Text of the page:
STATEMENT ARTS- "The World Art Project"

The World Art Project blog is a forum dedicated to helping Katrina Victims share the experience and journey of a group of Professional Actors, Singers and Performers who traveled to the Gulf Coast to help uplift the spirits of those surviors. Our hope is to provide insight, knowledge and offer way for readers to get involved and help in forms of Donations, support or expression of opinions and feelings.

Sunday, January 08, 2006

See Us on!

STATEMENT ARTS- "World Art Project" is's lead story!
Check it out:

From The Times Picayune, New Orleans
N.Y. group is music to our ears

Thursday, December 29, 2005
Carol Wolfram
I'm a holiday music fanatic.

I like it all -- from the romping "Rocking Around the Christmas Tree" variety to my ultimate favorite, "O Holy Night." I embarrass everyone in the vicinity by tearing up every time I hear that admittedly schmaltzy song, "The Christmas Shoes." And I will forever get chills when I hear Allen Toussaint sing, "The Day it Snows on Christmas (in New Orleans)," remembering that the "Christmas Gumbo" CD was released last year just before it actually did snow on Christmas in New Orleans.

Look in my car at any time of the year and you'll find a holiday CD or two or three. Look beside/in our home stereo at any time of the year and you'll find another cache of Christmas carols.

Even I can admit that I may have tiptoed into the realm of pre-therapy when, during a recent road trip to spend Thanksgiving with the in-laws, I only brought Christmas CDs in hopes that John would, once he starts talking, break into a holiday tune or two. I didn't think that was too grand a Christmas wish. Mike was sure I'd finally lost my mind.

Smokin' Slidell stage
There's just something about Christmas music I find relaxing and uplifting, which is probably one of the reasons I've always been eager to volunteer at the city's annual Christmas Under the Stars celebration in Olde Towne Slidell.

Every year there's an entertaining show, whether the tunes are performed by a local elementary school or the Navy Band of New Orleans.
This year the stage was smokin', courtesy of STATEMENT ARTS', "World Art Project."
You knew something special was in store when The World Art Project performers' presence became known before they'd even taken a step on stage.

As the St. Paul AME Church Mass Choir sang on stage, the professional troupe from New York City began clapping and dancing along, their energy igniting an even more moving performance by the local choir and propelling into action a crowd that previously had been clapping politely between St. Paul's sets.

They were the very embodiment of Christmas spirit.

Gift of the heart
Three thousand miles away, in New York City, the men and women of Statement Arts comprise a nonprofit organization dedicated to bringing visual and performing arts to underserved, low-income individuals. Their goal is to use the power of art to educate and empower.

In Slidell, they were transformed into Christmas elves, spreading cheer first in the Cracker Barrel restaurant where they broke into a few impromptu carols and, like the Pied Piper, were trailed by diners to Griffith Park.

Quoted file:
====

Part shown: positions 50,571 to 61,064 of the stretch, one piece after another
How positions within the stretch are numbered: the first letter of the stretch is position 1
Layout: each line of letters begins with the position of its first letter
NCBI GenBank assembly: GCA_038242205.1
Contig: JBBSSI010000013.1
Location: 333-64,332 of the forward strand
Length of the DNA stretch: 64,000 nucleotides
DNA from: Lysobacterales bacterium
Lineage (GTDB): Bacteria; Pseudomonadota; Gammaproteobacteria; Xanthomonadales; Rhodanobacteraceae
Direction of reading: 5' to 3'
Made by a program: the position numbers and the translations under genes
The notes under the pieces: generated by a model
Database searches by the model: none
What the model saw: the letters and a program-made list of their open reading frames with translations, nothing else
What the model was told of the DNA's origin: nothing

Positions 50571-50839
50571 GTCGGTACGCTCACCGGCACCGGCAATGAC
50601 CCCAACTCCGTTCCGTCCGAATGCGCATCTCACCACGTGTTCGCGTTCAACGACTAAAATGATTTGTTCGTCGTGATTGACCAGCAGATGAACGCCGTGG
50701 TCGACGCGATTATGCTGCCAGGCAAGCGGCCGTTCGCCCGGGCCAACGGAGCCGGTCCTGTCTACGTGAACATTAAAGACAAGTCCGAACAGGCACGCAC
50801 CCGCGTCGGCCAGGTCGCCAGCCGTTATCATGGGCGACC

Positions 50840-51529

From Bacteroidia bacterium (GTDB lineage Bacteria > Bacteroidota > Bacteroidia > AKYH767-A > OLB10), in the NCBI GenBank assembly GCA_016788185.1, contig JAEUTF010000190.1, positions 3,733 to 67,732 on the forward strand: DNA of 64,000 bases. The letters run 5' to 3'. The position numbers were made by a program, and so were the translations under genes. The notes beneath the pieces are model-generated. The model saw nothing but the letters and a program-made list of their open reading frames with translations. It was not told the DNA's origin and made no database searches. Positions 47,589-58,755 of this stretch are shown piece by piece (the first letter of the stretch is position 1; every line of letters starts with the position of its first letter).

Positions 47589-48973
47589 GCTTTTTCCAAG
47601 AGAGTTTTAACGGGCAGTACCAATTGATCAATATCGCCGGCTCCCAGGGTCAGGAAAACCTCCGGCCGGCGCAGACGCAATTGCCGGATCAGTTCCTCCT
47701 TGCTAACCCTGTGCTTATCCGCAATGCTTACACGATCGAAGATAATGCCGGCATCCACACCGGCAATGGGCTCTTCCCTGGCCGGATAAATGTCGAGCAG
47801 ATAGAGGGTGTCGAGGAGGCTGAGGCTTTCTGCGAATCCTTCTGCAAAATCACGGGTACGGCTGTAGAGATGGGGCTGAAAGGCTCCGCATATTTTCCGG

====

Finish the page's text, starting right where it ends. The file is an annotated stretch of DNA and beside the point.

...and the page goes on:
"They just started singing in the restaurant. They told us they were coming here, so here we are," said Barbara Gourdon.

Once on the Griffith Park stage, the sprites presented a 40-minute show that included traditional carols and some holiday favorites performed to distinctly nontraditional choreography.
They called children to the stage -- scratch that, they called everyone to the stage -- to perform at their side.
Before the troupe was through, the members of the audience were singing as heartily as the choir, laughing, and dancing. As the concert ended they converged on the stage to shake hands and meet the performers, unwilling to abandon the merry mood.

Four months earlier, Griffith Park had been underwater, its oaks inundated by Hurricane Katrina's floodwater.

But that night, thanks to The World Art Project and the power of music, Christmas felt like Christmas is supposed to feel.

Mission accomplished
That was the mission of the Tour, explained Liza Politi, creative director of Statement Arts and one of the performers on stage in Slidell, to "bring a little joy to a lot of people who needed it through music and the spirit of Christmas."

Before performing in Slidell's portable stage aka trailer, the group had performed under tents in Bay St. Louis, Biloxi, Waveland, Kiln and Pearlington, Miss. The following day they were scheduled to perform in the French Quarter.

The gift of spirit was the repayment of a debt, Politi explained. After 9/11, groups from throughout the world descended on New York City to volunteer in the disaster zone.
"Their generosity was amazing. In the months that followed, it became obvious to us that the threat that connects us all, however thing it may seem, is very strong," she said.
She remembered, particularly, a group from Louisiana that set up shop just outside the ground zero perimeter and cooked up and gave away pot after pot of jambalaya. "The Mardi Gras beads that they were handing out still hang in my office," Politi said.

Jambalaya, like music, has the power to heal when delivered with heart.

. . . . . . .

Carol Wolfram can be reached at or (985) 645-2857.


Post a Comment

<< Home